This instructable is for creating an external "thread" in Alibre Design. This is a cosmetic method, as it uses a Revolve and Pattern, rather than a Helical Cut, as in Method 1.
As in Method 1, this will be a 50mm stud with a 20mm thread (M6x1)
This instructable assumes that:
1) The user is familiar with creating primitives, such as cubes and cylinders.
2) the user is familiar with using constraints.
Step 1: Make a Cylinder
Make a Cylinder 6mm x 30mm (the remaining 20mm will be added later).
Step 2: Chamfer the End.
Select an end face, then click on the Chamfer Tool
Select Angle-Distance from the Dropdown Box
Distance = pitch/2*sqrt(3). If you did not create a parameter named "pitch" in the Equation Editor, then use whatever pitch value you need. In my example. The pitch is one, so you would enter 1/2*sqrt(3). The angle should be set for. 30 degrees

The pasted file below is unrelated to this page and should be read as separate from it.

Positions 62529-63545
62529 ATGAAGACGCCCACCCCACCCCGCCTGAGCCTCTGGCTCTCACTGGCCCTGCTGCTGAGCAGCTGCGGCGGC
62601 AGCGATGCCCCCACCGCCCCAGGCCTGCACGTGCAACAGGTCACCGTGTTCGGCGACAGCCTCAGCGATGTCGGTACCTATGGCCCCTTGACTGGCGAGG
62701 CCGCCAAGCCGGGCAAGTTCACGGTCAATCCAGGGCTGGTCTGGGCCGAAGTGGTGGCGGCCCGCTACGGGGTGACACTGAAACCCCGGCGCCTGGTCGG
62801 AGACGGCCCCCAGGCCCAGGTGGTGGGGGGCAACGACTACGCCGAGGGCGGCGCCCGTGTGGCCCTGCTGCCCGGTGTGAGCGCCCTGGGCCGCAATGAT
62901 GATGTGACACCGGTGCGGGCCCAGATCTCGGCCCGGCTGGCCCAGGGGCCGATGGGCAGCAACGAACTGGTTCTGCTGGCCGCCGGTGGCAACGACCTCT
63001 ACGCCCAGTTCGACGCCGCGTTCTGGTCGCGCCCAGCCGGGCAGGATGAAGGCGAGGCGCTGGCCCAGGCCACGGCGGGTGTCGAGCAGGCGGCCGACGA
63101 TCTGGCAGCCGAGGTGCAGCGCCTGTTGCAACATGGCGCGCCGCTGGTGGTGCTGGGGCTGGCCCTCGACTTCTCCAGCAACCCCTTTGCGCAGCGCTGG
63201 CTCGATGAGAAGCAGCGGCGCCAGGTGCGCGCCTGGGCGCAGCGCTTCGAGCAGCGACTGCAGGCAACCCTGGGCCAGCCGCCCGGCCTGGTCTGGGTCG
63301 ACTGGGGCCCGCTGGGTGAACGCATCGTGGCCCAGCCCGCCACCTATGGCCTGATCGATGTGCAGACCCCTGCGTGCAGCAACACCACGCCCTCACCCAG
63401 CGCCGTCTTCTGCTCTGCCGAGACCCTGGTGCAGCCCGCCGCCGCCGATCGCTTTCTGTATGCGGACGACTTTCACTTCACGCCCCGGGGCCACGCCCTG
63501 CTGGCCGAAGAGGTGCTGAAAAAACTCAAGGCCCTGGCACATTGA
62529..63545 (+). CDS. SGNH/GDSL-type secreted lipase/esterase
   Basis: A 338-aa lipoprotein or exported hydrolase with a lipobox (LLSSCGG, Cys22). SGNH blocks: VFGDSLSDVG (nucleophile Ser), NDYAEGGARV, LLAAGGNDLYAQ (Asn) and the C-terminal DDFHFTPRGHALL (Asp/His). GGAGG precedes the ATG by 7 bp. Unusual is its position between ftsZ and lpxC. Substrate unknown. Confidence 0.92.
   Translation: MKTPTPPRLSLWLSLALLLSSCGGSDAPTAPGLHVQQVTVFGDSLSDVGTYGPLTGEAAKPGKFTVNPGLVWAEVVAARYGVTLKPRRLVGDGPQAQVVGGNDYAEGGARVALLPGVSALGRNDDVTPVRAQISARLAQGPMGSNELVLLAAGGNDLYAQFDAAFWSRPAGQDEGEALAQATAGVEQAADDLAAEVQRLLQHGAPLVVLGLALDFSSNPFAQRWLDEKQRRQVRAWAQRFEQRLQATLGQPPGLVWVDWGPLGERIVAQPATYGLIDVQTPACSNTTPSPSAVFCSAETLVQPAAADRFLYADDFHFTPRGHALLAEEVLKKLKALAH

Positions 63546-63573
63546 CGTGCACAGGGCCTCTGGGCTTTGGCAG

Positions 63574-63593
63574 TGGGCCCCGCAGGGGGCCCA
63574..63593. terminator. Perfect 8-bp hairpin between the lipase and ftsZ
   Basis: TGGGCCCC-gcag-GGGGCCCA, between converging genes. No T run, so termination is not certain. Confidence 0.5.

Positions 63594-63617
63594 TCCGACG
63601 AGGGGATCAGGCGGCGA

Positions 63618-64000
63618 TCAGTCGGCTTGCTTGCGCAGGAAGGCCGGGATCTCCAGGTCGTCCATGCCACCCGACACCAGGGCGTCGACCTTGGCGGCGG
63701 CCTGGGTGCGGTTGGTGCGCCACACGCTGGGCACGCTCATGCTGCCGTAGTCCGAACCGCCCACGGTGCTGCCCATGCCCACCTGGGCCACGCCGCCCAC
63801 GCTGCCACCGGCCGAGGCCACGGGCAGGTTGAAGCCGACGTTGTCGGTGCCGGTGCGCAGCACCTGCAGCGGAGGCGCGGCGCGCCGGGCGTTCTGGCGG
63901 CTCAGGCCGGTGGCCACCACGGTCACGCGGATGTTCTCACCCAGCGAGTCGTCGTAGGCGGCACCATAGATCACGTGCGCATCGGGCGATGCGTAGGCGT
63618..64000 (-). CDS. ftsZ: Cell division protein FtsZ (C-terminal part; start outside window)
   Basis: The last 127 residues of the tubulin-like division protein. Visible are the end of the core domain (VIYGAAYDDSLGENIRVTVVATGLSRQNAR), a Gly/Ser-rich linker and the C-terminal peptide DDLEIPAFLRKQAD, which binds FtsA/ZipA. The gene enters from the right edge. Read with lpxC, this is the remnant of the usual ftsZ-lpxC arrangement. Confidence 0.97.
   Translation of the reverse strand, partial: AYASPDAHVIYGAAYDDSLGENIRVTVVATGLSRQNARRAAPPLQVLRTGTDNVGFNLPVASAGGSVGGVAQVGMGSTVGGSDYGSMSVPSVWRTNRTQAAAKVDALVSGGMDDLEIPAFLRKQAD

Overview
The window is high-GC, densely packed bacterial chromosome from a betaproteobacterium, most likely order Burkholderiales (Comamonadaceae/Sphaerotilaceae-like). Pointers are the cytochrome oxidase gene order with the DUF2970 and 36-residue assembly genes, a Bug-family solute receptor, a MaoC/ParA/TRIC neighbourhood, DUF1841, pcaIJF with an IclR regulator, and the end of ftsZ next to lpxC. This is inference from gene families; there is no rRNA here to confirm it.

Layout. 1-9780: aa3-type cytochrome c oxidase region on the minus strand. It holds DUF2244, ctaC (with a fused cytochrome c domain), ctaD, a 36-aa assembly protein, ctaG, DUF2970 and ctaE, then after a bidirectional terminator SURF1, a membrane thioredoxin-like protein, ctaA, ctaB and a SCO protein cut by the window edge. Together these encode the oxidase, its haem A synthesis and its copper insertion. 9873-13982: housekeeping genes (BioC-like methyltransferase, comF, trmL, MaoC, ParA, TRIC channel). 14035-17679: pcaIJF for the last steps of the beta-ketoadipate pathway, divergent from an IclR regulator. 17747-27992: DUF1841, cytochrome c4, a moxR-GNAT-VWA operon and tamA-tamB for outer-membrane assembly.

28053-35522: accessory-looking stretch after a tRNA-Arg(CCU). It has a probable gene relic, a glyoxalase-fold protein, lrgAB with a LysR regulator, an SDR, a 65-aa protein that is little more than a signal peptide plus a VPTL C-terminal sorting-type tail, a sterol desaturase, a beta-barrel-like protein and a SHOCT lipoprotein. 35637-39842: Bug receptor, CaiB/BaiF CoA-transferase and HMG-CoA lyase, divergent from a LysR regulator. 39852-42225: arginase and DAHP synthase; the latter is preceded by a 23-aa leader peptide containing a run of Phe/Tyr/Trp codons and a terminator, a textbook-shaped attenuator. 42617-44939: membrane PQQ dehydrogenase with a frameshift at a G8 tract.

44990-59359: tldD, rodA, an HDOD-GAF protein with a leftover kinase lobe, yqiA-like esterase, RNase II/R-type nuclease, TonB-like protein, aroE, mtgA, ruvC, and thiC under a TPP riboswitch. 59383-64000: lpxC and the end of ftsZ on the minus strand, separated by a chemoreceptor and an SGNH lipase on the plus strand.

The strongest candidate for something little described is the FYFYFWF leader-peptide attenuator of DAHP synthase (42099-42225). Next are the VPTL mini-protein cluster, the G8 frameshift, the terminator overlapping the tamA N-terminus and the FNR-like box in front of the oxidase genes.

Note: If, for some reason, this part doesn't line up with the later threads, try pitch/2 and 60degrees This may have something to do with whether you select the face or the edge to chamfer.
Ahh, the price of progress...
Step 3: Create the First Thread.
In a new sketch, draw a figure similar to this.
The two lines creating the point and the reference line form an equilateral triangle.
The point is dimensioned to the radius of the cylinder
The edge of the sketch is constrained to the end of the cylinder.
Now, Rotate this Sketch about the Z-Axis.
Step 4: Rinse, Repeat...
Now, we will make a pattern of the first thread.
Go to Feature -> Pattern -> Linear.
Click on the Revolution Feature to add it to the list.
Click on "Linear Path" in the "First Direction" portion of the dialog box, then click on the Z-Axis.
Spacing is equal to the pitch.
Copies is however many you need-- or want. ;)
Step 5: Less Filling, Great Taste...
Now you're done.
This method works well for part that look like they are threaded, but don't really need to be. Consequently, since the helix is not used in this method the size of the file is greatly decreased:
Method 1: 835KB
Method 2: 484KB